I was given the freedom to write about anything I wanted. Looking back over a stack of old paper columns, I wrote about rape, domestic violence, and guns, but I also wrote about Georgia O’Keeffe, music, suicide, the war on drugs, and the need to let people mourn. I was often too serious in the early years, and sometimes I did write things intended to piss people off. Judging by the stack of old letters, it worked. 

Eventually I found a niche and a voice in writing about NH politics, and the goings on at the State House. I’ve learned a great deal about how the legislature functions, some of it the nuts and bolts stuff, and some if it the behind the scenes dealings. I’ve learned plenty about legislators, some good, some bad. A state representative has even sued me for defamation. One year, two courts, and four dismissals later, he finally accepted losing the suit. He also lost re-election.

It’s been an eventful 23 years. I’ve run for office, been homeless, had two moose collisions, been married, widowed, and nearly killed in a car crash. Now it’s time to say adieu for a while. I love this crazy state, but circumstances require my moving closer to my family in Maine. I’ll be learning an entirely new state and a new state legislature.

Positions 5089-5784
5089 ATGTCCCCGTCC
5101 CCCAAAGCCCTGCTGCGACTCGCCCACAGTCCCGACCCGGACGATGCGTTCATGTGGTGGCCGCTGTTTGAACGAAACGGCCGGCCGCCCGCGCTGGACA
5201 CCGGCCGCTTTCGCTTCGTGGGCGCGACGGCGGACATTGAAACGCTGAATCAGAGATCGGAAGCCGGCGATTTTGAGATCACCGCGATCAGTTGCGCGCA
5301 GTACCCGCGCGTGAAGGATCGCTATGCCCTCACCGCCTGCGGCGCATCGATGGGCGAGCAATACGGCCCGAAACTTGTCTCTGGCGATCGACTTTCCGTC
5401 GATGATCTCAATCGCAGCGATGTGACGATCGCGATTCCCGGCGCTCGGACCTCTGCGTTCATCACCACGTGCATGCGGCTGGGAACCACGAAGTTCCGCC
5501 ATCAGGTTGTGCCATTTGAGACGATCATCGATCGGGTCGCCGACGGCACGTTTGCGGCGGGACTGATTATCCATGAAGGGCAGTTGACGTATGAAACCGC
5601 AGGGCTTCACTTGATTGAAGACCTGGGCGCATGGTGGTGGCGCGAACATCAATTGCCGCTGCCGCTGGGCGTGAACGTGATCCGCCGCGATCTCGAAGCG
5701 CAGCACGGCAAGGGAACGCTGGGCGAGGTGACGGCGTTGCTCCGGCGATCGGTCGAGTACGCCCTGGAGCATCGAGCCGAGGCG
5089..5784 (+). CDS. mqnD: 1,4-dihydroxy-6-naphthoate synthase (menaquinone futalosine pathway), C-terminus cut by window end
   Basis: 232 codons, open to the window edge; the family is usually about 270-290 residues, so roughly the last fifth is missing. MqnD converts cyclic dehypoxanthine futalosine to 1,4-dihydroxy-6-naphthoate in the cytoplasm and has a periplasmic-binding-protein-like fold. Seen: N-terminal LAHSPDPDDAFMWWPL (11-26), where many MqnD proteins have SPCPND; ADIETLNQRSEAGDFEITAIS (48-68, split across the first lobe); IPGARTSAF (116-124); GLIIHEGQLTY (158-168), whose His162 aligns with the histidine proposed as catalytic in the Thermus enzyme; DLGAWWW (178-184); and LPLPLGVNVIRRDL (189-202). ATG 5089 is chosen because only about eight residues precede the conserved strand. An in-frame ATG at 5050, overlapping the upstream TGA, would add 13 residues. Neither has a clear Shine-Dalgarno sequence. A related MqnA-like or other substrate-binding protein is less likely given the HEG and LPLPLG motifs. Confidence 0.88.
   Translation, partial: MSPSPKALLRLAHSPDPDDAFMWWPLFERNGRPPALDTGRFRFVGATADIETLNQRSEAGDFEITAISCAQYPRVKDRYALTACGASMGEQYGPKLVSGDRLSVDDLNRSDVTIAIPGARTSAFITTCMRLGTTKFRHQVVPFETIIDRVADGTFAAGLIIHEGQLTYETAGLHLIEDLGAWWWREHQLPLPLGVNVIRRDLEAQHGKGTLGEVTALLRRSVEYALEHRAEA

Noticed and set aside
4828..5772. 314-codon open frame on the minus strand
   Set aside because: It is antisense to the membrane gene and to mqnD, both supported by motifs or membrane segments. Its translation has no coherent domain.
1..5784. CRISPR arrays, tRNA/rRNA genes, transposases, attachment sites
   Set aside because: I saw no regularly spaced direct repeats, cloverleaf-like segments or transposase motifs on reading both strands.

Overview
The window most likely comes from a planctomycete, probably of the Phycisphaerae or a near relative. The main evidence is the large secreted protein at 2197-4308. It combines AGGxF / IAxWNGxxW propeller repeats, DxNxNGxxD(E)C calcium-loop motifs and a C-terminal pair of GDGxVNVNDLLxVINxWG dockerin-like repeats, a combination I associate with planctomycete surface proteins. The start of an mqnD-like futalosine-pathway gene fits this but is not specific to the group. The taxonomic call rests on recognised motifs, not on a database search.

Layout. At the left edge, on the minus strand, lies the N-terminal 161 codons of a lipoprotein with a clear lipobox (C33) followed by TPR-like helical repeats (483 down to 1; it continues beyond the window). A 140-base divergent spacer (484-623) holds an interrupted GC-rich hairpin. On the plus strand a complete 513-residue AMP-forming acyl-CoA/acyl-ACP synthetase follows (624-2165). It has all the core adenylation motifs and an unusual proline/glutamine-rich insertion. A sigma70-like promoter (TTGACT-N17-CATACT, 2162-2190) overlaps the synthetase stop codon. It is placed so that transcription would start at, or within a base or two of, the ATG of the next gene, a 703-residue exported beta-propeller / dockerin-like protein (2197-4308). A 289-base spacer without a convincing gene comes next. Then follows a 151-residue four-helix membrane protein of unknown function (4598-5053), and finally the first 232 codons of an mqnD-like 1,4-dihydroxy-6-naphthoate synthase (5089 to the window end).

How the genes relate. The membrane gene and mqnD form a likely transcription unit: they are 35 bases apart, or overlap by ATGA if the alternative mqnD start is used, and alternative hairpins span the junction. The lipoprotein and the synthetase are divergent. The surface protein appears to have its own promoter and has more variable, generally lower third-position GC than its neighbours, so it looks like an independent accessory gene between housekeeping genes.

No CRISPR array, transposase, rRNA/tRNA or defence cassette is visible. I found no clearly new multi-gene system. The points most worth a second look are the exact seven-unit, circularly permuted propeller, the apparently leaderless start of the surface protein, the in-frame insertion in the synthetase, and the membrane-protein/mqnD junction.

I want to thank Mark Guerringue, who gave me this opportunity. I’ve exasperated him on occasion, but he has always been firmly in my corner. Terry Leavitt was joy to work with as my editor for a few years, and Margaret McKenzie has been terrific as my editor in the last year or two. The late Ron Tunning did a turn as my editor, and we became friends. I still miss him. A small town paper is an increasingly rare commodity at a time when they are desperately needed. I’m going to miss being part of this one. 

Thank you, readers.  I’ll miss you most of all.  

Friday, July 05, 2019

It's Veto Time

 Governor Sununu smiling after solving the problem of deli cheese labeling at  Market Basket

Another legislative session has come to an end. Over a thousand bills have been passed, killed, or held in committee.  After months of working on a budget, first in the House, then in the Senate, and finally in Committees of Conference, a budget was also passed. Even though the legislature gave Governor Sununu at least 90 percent of what he asked for, he vetoed it. 

The Committee of Conference (CoC) removed the paid family and medical leave program that was something he actually campaigned on. As I mentioned in my last column, other states use it as an incentive to attract skilled workers. We seem to think that being NH is sufficient attraction.